David Klingenberger gets more passionate about fermentation than anyone has a right to. The founder of the Brinery (thebrinery.com), demonstrating his products in a recent collaborative dinner with Zingerman’s, is attracting national notice for his natural brine-fermented sauerkraut, kimchi, and pickles. Although he was presented with a prestigious award as a local food hero at the dinner, David was more excited talking about his modern twist on the ancient practice of fermenting food.
“I started doing this when I worked at Tantre Farm (in Chelsea), and we had an abundance of cabbage. Our ancestors would take abundant harvests and preserve them for later use. So that’s what I did. I made sauerkraut from all that cabbage.” Unlike most mass produced pickled foods that rely on vinegar, the Brinery uses a lactic acid fermentation process that is naturally catalyzed with salt water (brine). Sourdough bread, yogurt, and cheese are also naturally fermented foods, which are widely thought to aid the digestive process. The Brinery’s slogan is “stimulating your inner economy,” but the “Brinery Jingle” on the web site is more blunt — including the lyric, “Probiotics make your bowels move and groove.”
However, the true (lactic) “acid test” of any food product is in the presentation and taste. At the Zingerman’s dinner, four sauerkrauts were presented. The first was the “Stimulus Package,” a traditional kraut recipe made with green cabbage and caraway. The “Red Horse” used red cabbage and horseradish, while the “Storm Cloud Zapper” gets its deep red color from beets, with a burst of ginger.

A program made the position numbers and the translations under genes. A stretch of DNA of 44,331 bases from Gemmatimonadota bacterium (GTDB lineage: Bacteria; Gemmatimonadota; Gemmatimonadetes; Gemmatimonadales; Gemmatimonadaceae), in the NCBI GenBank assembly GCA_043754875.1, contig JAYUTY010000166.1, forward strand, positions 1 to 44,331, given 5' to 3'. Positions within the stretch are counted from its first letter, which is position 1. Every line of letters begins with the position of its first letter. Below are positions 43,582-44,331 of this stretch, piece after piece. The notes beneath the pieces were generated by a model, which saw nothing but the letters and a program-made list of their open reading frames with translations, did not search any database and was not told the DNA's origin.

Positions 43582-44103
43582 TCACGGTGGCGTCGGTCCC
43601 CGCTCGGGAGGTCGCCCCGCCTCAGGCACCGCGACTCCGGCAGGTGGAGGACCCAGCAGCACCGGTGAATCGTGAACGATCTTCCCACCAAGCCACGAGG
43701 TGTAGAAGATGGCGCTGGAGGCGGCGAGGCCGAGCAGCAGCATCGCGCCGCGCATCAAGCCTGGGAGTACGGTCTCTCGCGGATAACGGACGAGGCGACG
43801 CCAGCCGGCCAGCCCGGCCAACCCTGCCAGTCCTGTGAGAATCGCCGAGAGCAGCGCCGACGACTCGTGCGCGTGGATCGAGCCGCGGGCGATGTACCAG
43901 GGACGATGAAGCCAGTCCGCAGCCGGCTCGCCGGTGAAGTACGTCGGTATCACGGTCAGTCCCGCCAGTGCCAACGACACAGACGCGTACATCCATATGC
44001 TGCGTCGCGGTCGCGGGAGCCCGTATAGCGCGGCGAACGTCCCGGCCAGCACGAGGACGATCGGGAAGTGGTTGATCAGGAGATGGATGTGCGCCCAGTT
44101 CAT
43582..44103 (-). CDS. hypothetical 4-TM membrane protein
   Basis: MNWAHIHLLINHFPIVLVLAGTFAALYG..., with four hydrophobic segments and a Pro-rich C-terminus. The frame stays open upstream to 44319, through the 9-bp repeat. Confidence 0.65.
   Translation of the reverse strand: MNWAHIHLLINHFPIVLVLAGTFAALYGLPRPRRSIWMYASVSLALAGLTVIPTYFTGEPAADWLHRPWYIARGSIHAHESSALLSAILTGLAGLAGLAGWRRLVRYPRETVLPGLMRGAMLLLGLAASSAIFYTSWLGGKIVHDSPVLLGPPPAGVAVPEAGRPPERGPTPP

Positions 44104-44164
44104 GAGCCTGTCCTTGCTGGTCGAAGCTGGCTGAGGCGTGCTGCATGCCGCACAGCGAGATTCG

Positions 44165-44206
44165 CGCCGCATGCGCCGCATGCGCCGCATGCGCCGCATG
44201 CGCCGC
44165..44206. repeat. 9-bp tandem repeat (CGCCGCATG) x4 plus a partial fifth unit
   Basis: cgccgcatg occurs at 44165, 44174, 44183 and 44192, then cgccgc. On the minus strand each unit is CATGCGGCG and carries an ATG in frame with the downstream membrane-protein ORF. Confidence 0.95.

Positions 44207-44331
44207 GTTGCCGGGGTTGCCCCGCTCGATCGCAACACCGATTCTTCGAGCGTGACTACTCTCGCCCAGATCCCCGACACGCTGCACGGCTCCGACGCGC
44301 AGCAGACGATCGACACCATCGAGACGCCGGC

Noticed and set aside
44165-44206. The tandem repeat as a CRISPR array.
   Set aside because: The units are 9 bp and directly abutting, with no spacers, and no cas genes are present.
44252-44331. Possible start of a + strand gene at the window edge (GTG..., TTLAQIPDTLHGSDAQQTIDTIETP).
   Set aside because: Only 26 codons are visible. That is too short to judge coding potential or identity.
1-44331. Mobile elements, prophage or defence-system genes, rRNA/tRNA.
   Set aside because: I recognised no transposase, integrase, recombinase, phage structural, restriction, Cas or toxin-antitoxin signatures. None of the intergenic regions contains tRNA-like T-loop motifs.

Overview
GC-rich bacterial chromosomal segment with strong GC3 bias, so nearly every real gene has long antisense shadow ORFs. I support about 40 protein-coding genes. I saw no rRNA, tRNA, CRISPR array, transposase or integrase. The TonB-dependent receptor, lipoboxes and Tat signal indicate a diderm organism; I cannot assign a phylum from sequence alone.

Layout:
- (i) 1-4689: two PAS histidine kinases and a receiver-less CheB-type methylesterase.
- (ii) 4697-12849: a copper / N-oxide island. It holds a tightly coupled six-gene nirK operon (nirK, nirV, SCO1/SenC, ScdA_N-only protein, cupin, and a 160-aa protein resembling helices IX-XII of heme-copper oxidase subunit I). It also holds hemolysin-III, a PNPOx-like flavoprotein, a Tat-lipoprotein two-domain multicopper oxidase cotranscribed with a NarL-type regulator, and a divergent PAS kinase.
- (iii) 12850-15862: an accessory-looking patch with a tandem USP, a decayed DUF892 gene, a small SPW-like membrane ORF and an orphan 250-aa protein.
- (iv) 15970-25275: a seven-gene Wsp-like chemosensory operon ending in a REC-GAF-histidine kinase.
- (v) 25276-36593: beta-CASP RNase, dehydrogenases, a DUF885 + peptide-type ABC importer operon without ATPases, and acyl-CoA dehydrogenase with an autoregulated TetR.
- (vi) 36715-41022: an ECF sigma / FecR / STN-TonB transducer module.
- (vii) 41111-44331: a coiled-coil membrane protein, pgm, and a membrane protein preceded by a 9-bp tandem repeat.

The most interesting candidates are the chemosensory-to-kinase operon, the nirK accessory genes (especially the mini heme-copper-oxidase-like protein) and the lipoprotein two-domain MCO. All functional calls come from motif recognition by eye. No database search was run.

The fourth kraut was an example of David’s penchant for promoting the harvest of local farms with unique “single batch” products, a recipe made from Tantre Farm’s cabbage, carrots, celeriac, and parsnips. What made this so delicious — indeed, all the krauts — was the distinctiveness of the crisp, raw vegetables, and the bright flavor notes from the recipes developed by David and fellow briner Greg “The Heart of the Brinery” Hart.
The dinner’s next course was a macaroni salad, and while this writer is generally no pasta salad fan, cucumber and turnip pickles made this a perky favorite. Following that, inside a homemade pasta wrap, was a sauerkraut pierogi, complemented by a tart sour cream. But the stars of the evening were Zingerman’s Reuben sandwiches, one made with corned beef and another with tempeh, topped with “Stimulus Package,” the sauerkraut now used by Zingerman’s in all their deli Reubens.
David also came to the defense of tempeh, a naturally fermented soy product with a mildly nutty taste and satisfying chewy texture. “This is not a meat substitute. People in other cultures eat this because they like it in its own right — think of it as the charcuterie of the fermented vegetable world.” David has high hopes of eventually convincing Zingerman’s to add a tempeh Reuben on their deli menu.
In the meantime, you can find the Brinery’s products not only at markets throughout Washtenaw County, but in stores and restaurants all over Michigan. One great thing about naturally fermented foods, besides the taste, is that they last forever if properly stored. This makes shipping and storage a snap.
Regardless of your political persuasion, we can all agree that our inner economy needs stimulation from time to time. As the Brinery’s jingle urges us, “Call a neighbor, tell a friend, lacto-fermentation never ends!”